Study details how fat costs years

Severely obese adults can lose 5-20 from life depending on sex, race

January 08, 2003|By Jonathan Bor | Jonathan Bor,SUN STAFF

A 20-year-old who is severely obese could lose more than a decade of life to medical complications, according to a new study on a national epidemic that some experts say could rival smoking in its consequences.

Researchers found that the severely obese could lose five to 20 years - depending on whether one is male or female, black or white - and discovered that even a mild paunch can translate into an earlier death.

"The message is that obesity is not a cosmetic problem, not a problem to be made light of," said Dr. David B. Allison of the University of Alabama, Birmingham, who conducted the study with researchers from the Johns Hopkins Bayview Medical Center. "It's a serious condition that can lead to a marked shortening of life span for certain groups."

As public health experts focus increasing attention on the growing problem of obesity, the study gives doctors a concrete way to tell patients what the consequences of their excess weight could be.

Obesity doesn't kill directly but triggers disorders including heart disease, stroke, diabetes and some cancers that can be life-threatening.

Last year, a government study found that two-thirds of adult Americans were overweight or obese, up from a quarter in the 1960s. Nearly 16 percent of teen-agers were overweight, according to the National Center for Health Statistics.

Dr. Kevin R. Fontaine, a Bayview rheumatologist who was the study's lead author, said the findings do not necessarily mean that adults who lose weight can win back the years they might have lost. Further studies will have to settle that, he said, although doctors know that weight loss improves a person's overall health outlook.

"We certainly know that if you are obese and lose weight, you reduce blood pressure and cholesterol, reduce the risk of type-2 diabetes and certain cancers," Fontaine said.

The study, published in today's Journal of the American Medical Association, used data from more than 14,000 adults compiled in a national health survey to calculate the life spans of people of varying girth.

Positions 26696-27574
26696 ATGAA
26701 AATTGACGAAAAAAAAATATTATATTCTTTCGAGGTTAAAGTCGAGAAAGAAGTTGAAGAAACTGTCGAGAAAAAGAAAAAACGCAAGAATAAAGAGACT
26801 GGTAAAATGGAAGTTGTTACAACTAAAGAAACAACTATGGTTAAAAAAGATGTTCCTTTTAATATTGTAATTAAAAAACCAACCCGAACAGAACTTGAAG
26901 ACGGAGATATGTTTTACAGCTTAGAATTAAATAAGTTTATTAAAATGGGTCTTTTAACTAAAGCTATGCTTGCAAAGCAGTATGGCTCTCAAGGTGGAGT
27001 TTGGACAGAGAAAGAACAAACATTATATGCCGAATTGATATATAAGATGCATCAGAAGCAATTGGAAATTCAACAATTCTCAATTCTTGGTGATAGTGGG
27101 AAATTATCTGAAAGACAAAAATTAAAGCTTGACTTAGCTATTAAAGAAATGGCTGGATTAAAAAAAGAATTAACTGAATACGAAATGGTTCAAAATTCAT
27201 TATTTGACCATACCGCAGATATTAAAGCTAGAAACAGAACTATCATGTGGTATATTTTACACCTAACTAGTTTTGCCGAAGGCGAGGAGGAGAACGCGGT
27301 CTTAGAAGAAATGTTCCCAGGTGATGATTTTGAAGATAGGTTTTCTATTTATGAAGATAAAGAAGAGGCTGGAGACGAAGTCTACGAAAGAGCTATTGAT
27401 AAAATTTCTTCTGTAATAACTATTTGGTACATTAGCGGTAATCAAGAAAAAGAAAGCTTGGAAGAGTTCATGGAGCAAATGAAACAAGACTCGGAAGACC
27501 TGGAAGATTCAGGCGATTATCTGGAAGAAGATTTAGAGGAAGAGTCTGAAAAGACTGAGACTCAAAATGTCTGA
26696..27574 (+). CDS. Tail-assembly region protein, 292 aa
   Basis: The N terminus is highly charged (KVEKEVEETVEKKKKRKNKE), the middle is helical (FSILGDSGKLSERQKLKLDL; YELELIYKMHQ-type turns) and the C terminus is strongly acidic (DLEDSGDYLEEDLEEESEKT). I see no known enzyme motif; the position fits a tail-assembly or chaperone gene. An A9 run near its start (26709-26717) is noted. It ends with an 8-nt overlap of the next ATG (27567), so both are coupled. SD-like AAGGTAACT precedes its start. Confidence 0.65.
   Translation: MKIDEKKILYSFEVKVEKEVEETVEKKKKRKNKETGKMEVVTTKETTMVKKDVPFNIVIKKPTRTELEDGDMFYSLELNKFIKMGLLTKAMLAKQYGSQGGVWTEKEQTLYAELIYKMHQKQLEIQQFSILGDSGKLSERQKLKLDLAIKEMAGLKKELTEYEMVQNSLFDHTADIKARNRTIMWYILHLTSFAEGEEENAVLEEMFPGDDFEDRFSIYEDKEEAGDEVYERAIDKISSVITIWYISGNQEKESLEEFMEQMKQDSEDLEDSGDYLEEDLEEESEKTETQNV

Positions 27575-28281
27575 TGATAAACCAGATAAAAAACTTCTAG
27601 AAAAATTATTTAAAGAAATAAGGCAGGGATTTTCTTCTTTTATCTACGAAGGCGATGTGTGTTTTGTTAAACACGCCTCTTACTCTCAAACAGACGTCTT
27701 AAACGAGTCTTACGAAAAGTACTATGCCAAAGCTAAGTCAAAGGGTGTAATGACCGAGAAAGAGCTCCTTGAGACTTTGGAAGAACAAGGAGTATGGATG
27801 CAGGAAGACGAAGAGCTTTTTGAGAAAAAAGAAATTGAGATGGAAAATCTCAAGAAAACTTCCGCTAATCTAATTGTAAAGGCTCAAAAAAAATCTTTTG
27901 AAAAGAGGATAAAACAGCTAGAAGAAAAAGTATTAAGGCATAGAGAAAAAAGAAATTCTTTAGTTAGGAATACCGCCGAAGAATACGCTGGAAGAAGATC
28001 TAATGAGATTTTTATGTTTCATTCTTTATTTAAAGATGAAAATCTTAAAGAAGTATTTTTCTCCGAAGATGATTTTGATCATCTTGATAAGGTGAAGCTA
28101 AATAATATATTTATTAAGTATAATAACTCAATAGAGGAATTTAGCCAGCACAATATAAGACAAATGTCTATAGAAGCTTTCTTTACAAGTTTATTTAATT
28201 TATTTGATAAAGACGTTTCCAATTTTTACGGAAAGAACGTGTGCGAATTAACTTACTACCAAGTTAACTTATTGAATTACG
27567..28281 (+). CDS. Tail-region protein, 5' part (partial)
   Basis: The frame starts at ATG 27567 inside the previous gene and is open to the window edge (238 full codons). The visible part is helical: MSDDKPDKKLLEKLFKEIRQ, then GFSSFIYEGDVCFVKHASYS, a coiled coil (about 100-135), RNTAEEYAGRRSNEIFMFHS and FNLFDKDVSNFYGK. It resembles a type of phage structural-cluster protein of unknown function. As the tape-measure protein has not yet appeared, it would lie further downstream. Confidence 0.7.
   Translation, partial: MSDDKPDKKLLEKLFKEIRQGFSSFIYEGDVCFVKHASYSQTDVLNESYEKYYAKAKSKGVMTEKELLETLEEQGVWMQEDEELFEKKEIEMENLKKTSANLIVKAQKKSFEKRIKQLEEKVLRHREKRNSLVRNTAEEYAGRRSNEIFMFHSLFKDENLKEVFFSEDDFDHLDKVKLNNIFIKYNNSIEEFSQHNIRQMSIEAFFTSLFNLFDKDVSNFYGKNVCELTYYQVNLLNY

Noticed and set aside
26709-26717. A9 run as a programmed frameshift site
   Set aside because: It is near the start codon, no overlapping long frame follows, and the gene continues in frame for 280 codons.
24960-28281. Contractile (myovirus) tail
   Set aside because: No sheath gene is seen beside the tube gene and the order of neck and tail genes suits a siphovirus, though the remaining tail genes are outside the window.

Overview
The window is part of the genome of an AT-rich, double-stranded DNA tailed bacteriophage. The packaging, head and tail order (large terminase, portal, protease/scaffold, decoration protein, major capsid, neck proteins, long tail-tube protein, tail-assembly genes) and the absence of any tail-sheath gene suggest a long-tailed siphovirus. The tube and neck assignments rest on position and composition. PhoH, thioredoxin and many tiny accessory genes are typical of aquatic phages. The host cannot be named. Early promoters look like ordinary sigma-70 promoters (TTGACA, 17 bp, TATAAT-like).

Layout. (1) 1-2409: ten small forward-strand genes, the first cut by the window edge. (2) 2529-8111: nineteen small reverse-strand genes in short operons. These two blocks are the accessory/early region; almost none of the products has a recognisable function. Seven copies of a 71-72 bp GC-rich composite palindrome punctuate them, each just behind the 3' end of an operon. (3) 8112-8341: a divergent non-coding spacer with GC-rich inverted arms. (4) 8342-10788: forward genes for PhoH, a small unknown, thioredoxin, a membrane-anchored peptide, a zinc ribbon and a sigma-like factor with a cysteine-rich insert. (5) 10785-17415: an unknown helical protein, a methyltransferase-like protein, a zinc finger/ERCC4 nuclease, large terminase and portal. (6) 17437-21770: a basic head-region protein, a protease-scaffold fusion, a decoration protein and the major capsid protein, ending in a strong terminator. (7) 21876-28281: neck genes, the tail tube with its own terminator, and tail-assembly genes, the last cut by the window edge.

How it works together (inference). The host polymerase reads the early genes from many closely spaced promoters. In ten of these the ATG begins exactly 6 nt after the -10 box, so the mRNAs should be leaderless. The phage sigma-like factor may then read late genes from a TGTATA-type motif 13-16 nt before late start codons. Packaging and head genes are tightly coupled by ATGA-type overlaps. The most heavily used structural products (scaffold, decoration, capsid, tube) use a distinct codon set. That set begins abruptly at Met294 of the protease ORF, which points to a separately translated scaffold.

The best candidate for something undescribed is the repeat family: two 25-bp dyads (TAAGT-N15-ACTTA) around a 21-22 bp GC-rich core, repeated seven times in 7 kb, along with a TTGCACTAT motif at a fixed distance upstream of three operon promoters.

For the comparisons, the authors used body mass index - a number that takes into account a person's height and weight.

Most startling were the years of life lost among the severely obese. Researchers highlighted the effect on adults whose body mass index was greater than 45. Examples include someone who is 6 feet tall and weighs at least 332 pounds and someone who is 5-feet-4 and weighs 233 pounds.

For a 20-year-old white man, this means losing 13 years of life. Rather than living to 78, the average for a man, he would live to 65. The average white woman would lose eight years, living to 73 rather than 81.

Black men in this group lost the most, an average of 20 years. Black women lost the least - an average of five years.

The authors could offer no reasons for the racial disparities, saying they limited their study to statistical comparisons. Just as perplexing was the fact that mildly overweight black men and women appeared not to sacrifice any years.

Among black men, weight did not seem to affect longevity until they reached moderate levels of obesity - for instance, 6 feet and 258 pounds. Then, increased girth exacted a rising toll. Among black women, the effect showed up only among those who were severely obese.

Among white men and women, being mildly obese meant losing a few years of life.

For instance, a 20-year-old white man with a body mass index of 30 (say, 6 feet and 228 pounds) loses an average of two years. A white woman with the same body mass index (say, 5-feet-4 and 180 pounds) loses an average of a year.

Allison cautioned not to make too much of the differences between blacks and whites. It is possible that the statistics for blacks are skewed because they are more likely than whites to die earlier of other illnesses.

Further research, he said, is needed to determine whether the way fat is distributed in a person's body affects life span. The toll might be different depending on whether fat tends to be concentrated beneath the skin, in the abdomen or muscle.

In an editorial also appearing in JAMA, Dr. JoAnn E. Manson and Shari S. Bussuk of Boston's Brigham and Women's Hospital said the study provides a useful way to measure obesity's toll.

But it is not the total picture, they wrote. Obesity also compromises a person's quality of life by increasing the risk of arthritis and non-fatal diabetes and heart disease.

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